The Summer Budget 2015 for corporate lawyers

With the Chancellor’s speech still ringing in our ears, we bring together the most important features of the Summer Budget 2015 for corporate lawyers alongside expert analysis and industry comment.

What was relevant in the Summer Budget for corporate lawyers?

Corporate tax overview

The corporation tax rate will be reduced from 20% to 19% in 2017, and to 18% in 2020. Draft legislation due this autumn will also introduce new quarterly payment dates for companies with annual taxable profits of £20m or more, or where a company is part of a group, this threshold will be divided by the number of companies in the group. Affected companies must pay corporation tax in the third, sixth, ninth and twelfth months of their accounting period starting on or after 1 April 2017.

TIIN—Corporation Tax—modernisation of the taxation of corporate debt and derivative contracts

The rules governing the taxation of corporate debt (known as loan relationships) and derivative contracts are updated by a new measure announced by the government at Summer Budget 2015. The measure affects companies which are subject to corporation tax, which issue or hold debt or which are party to derivative contracts.

TIIN: Controlled Foreign Companies—loss restriction

The government has announced a new measure which aims to stop losses and other surplus expenses from being set off against the controlled foreign companies (CFC) charge on the profits of CFCs. A CFC charge arises to a UK company in relation to profits from its CFCs which have been diverted from the UK. The measure applies to profits which arise on or after 8 July 2015.

TIIN—Corporation tax and income tax—Disposal of stock other than in trade, and corporate intangibles

The tax treatment of transfers between related or connected parties of trading stock and of intangible fixed assets is clarified. The measure will affect any businesses liable to corporation tax and income tax and will have effect for transfers of trading stock or intangible fixed assets made.

TIIN—Corporation tax—Restriction of relief for business goodwill amortisation

Corporation Tax relief for companies who write off the cost of purchased goodwill and certain customer related intangible assets is to be removed. New legislation to be introduced in Summer Finance Bill 2015 will amend the Corporation Tax Act 2009, Pt 8, applicable to all acquisitions made on or after 8 July 2015 unless made pursuant to an unconditional obligation entered into before that date. It also applies to all goodwill created on or after that date. Relief will still be available if the goodwill is sold.

Tax avoidance and tax planning, evasion and compliance overview

Legislation will be introduced to require financial intermediaries (including tax advisers) to notify their customers about the Common Reporting Standard, the penalties for evasion and the opportunities to disclose. Further legislation will modernise and strengthen HM Revenue & Customs' (HMRC) powers to recover tax and tax credit debts directly from debtors’ bank and building society accounts, including funds held in cash ISAs. This measure will be subject to safeguards including a face-to-face visit to every debtor before they are considered for debt recovery through this measure, as well as a county court appeal process.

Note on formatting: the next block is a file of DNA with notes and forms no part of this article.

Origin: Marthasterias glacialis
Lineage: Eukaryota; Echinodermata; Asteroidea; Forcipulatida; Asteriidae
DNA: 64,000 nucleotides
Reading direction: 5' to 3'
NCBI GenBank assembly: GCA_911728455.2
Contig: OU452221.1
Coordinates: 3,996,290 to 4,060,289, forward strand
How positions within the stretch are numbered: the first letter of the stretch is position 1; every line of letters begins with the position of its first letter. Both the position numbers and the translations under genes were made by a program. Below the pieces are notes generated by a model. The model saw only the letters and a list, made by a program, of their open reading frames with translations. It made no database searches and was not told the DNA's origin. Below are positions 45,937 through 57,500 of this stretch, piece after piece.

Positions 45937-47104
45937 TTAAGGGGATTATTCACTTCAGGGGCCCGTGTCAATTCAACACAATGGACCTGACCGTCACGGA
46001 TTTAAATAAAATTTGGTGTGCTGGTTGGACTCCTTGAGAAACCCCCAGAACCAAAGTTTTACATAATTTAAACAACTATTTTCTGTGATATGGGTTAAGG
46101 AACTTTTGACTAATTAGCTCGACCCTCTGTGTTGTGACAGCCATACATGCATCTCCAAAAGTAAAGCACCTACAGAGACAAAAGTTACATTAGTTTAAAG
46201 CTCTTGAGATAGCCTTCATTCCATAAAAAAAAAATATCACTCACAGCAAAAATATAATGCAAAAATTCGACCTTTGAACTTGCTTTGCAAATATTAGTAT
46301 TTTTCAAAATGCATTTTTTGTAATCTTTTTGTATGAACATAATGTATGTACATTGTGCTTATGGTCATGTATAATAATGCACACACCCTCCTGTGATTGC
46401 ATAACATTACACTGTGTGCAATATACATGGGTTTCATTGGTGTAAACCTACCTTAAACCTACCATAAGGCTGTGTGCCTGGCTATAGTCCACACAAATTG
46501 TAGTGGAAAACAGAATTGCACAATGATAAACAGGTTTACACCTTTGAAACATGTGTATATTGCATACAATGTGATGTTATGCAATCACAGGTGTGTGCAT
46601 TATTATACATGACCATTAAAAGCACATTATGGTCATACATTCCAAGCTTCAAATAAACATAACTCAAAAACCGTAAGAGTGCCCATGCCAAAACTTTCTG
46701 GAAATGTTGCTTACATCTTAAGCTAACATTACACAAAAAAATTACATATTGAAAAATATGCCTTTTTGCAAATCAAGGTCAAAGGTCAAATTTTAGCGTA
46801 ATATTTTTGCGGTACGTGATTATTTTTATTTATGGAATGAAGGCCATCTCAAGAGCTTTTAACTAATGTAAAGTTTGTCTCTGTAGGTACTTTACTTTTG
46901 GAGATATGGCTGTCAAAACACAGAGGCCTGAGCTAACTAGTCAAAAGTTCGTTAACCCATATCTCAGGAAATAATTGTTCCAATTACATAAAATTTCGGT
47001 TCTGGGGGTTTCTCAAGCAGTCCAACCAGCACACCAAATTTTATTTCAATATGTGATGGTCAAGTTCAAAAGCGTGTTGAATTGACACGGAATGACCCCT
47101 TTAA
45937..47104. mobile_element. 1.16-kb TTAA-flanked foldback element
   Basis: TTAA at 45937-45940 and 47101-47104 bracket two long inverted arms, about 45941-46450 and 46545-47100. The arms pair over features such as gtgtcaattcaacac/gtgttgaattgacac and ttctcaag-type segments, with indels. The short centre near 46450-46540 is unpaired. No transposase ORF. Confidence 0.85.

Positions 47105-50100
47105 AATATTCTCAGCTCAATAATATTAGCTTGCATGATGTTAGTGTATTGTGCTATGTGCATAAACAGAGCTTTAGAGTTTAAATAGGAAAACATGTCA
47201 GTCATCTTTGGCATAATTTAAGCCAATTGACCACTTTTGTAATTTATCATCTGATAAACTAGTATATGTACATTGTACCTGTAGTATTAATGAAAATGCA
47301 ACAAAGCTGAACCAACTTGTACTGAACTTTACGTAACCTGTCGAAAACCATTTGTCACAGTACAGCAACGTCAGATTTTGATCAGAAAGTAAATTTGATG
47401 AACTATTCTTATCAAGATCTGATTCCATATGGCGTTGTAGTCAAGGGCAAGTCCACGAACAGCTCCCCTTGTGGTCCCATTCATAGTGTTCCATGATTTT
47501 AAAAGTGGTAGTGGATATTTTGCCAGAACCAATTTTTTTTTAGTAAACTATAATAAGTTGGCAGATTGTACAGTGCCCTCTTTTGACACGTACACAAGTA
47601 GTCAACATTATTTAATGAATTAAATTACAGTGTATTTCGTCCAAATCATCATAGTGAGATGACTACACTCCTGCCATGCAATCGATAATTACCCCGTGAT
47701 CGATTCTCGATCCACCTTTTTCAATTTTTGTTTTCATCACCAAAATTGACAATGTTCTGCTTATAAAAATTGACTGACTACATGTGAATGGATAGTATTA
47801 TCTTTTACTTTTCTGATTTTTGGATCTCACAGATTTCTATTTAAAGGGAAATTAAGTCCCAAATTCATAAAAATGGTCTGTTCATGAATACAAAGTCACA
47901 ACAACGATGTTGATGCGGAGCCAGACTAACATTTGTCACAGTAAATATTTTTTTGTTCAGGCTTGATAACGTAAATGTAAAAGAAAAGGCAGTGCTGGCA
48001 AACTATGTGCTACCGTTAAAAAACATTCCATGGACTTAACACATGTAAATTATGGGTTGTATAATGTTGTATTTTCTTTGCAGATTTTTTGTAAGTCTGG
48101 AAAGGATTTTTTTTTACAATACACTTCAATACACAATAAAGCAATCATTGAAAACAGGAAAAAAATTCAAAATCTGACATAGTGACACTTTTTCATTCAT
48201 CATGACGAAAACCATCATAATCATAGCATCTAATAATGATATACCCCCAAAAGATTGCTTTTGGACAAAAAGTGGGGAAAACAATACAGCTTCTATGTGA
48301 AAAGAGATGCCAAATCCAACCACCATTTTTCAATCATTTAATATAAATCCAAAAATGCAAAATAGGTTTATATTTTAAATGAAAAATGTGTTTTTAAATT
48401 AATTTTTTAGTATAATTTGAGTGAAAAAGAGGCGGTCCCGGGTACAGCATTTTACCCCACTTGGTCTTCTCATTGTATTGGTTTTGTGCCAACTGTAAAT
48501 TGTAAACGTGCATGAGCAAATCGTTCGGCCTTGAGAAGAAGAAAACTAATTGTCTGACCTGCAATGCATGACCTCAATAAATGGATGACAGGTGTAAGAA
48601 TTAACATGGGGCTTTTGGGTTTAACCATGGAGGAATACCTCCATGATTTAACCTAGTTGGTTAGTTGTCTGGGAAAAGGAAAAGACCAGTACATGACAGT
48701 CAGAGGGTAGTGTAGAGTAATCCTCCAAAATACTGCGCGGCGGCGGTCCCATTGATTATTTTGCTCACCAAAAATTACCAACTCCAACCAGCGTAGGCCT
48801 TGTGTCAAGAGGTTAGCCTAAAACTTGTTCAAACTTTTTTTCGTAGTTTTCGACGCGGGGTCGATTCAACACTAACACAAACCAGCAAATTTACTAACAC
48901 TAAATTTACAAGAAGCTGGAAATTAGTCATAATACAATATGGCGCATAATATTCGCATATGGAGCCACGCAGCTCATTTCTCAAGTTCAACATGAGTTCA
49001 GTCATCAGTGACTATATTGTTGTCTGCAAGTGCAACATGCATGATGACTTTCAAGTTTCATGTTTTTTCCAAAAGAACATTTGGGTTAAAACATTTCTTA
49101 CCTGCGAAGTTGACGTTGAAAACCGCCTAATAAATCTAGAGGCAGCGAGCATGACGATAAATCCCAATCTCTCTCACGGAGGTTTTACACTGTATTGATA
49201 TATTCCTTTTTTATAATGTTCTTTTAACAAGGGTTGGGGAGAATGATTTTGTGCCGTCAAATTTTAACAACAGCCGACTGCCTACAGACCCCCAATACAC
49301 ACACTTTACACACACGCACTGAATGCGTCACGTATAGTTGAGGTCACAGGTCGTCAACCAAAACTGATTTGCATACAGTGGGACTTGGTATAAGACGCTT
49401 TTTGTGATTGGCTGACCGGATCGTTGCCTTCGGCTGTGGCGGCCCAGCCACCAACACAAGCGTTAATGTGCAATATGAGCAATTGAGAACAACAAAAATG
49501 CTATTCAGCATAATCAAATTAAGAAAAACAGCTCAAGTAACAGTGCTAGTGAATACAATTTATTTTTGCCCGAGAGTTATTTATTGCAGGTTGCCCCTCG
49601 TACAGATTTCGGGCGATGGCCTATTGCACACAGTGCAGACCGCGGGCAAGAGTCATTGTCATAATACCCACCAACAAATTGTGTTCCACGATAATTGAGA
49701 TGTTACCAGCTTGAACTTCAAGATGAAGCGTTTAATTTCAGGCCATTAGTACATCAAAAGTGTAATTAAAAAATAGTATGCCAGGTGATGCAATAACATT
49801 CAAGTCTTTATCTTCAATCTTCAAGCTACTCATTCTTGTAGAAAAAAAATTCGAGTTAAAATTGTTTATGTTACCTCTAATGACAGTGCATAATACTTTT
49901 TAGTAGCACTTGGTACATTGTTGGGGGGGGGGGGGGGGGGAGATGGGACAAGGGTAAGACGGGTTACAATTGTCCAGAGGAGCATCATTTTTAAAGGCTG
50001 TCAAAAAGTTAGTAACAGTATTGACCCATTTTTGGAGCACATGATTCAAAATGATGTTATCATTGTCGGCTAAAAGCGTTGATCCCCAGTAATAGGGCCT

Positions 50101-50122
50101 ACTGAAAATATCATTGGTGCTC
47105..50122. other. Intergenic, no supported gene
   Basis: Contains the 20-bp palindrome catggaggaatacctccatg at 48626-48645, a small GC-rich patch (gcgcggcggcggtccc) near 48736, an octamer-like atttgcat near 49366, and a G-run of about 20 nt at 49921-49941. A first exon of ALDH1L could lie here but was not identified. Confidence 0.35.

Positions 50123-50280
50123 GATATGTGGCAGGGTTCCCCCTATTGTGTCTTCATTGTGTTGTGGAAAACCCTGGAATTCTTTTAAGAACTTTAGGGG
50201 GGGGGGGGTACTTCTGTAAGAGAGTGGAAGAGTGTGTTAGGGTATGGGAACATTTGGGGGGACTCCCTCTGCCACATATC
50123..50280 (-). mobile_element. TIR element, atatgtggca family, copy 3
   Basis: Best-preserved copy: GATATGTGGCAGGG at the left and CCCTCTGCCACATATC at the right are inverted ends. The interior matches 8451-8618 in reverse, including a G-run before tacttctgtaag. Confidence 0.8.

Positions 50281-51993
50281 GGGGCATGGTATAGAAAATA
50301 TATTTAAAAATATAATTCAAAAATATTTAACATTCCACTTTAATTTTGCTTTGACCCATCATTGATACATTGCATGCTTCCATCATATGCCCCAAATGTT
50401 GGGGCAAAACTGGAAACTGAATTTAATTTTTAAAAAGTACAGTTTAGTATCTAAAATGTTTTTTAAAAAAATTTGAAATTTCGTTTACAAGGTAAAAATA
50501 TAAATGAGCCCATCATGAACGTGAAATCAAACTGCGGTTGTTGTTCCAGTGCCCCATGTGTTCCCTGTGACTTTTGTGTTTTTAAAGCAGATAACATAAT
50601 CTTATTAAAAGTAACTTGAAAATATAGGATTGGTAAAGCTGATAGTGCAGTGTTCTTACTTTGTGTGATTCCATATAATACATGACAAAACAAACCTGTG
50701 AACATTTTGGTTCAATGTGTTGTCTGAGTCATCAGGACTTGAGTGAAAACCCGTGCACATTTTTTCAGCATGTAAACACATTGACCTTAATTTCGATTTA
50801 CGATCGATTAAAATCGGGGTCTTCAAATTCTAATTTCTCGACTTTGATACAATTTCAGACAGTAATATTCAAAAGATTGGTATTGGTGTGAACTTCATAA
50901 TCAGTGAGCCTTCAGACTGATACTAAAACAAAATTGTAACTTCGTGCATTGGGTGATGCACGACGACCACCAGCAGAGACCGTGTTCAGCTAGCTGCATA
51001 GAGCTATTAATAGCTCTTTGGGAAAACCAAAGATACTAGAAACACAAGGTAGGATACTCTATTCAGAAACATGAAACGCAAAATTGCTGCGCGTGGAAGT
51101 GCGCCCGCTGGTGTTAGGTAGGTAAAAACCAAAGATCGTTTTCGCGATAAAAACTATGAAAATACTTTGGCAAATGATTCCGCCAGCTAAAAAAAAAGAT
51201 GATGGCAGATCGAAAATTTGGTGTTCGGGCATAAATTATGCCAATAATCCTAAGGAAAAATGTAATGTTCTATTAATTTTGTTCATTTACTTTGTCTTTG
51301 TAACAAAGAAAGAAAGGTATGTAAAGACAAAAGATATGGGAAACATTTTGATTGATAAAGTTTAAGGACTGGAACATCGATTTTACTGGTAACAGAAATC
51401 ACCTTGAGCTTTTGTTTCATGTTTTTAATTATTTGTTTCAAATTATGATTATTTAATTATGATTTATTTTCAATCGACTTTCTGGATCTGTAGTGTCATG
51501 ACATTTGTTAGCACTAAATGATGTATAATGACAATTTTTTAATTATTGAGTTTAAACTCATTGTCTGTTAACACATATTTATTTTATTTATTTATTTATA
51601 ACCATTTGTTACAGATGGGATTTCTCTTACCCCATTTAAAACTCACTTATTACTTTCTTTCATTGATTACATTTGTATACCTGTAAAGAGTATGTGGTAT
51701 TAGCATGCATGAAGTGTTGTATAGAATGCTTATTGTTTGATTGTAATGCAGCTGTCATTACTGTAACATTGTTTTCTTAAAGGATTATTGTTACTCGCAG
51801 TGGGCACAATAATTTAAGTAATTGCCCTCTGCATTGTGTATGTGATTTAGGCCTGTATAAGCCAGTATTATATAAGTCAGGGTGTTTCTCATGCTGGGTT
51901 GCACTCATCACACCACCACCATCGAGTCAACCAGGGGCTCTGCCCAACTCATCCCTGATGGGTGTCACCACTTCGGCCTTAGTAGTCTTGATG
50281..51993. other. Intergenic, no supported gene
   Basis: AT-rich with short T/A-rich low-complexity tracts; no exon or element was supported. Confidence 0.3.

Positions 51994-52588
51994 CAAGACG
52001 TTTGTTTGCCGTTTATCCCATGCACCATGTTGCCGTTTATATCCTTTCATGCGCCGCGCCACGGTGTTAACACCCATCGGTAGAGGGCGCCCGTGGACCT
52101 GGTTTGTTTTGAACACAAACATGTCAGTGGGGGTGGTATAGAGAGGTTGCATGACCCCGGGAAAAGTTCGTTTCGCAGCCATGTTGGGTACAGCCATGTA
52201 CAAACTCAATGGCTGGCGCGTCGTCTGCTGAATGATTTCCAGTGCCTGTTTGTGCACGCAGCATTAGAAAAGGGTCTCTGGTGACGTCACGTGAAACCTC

TIIN—Annual investment allowance—permanent increase to £200,000

The permanent level of the annual investment allowance (AIA) is increased from £25,000 to £200,000 for all qualifying investment in plant and machinery made on or after 1 January 2016 by a new measure announced at Summer Budget 2015. A temporary increase was made to the AIA from April 2014 until 31 December 2015 after which it would have returned to £25,000. This change will make the increase permanent.

TIIN: Bank Corporation Tax surcharge

The government has announced that a surcharge of 8% is to be imposed on the profits of banking companies. The profits will be calculated on the same basis as for corporation tax, but with some reliefs added back. The surcharge will be levied on profits of banking companies in accounting periods beginning on or after 1 January 2016. Where a company's accounting period straddles 1 January 2016, the period will be split and the surcharge will apply to the profits of the notional period commencing on 1 January 2016.

Specific tax regime for performance-linked rewards for successful investment funds managers

The tax treatment of an award for individuals who manage investment funds successfully will be determined by a consultation aimed at tax practitioners, fund managers, representative bodies, administrators and other interested parties. The consultation is open until 30 September 2015.

What does this mean for corporate lawyers?

What are the headlines for the Summer Budget for corporate lawyers and why?

Philip Gershuny, transactions partner, Hogan Lovells: Removal of ability to use UK losses and reliefs (including group relief) against CFC profits. This could mean diverted profits are effectively subjected to a higher, penal rate than non-diverted CFC profits

Prospective reduction of corporation tax rates to 19% in 2017 and 18% in 2020—because at 20% the UK is already competitive in international terms.

Rupert Shiers, disputes partner, Hogan Lovells: HMRC plan to invite all large businesses to sign up to a new code of practice, apparently extending the bank code of conduct. There will be a consultation on new powers to impose fines on groups that carry out aggressive tax planning, and HMRC have been awarded significant extra resource to investigate corporate tax affairs, including criminal investigations.

Heather Self, partner, Pinsent Masons LLP: The Summer Budget 2015 was a meatier event for companies than might have been expected, with some significant changes.

The reduction in corporation tax to 19% from 2017, and 18% from 2020, will be a welcome surprise, but in cashflow terms it is more than outweighed by the bringing forward of Quarterly Instalment Payments by four months, for companies with profits over £20m.

It is not yet clear how a company can pay its final instalment in the month before the accounting period ends, although draft legislation is to be published in the Autumn.

Were there any surprises?

Philip Gershuny: There were the following surprises: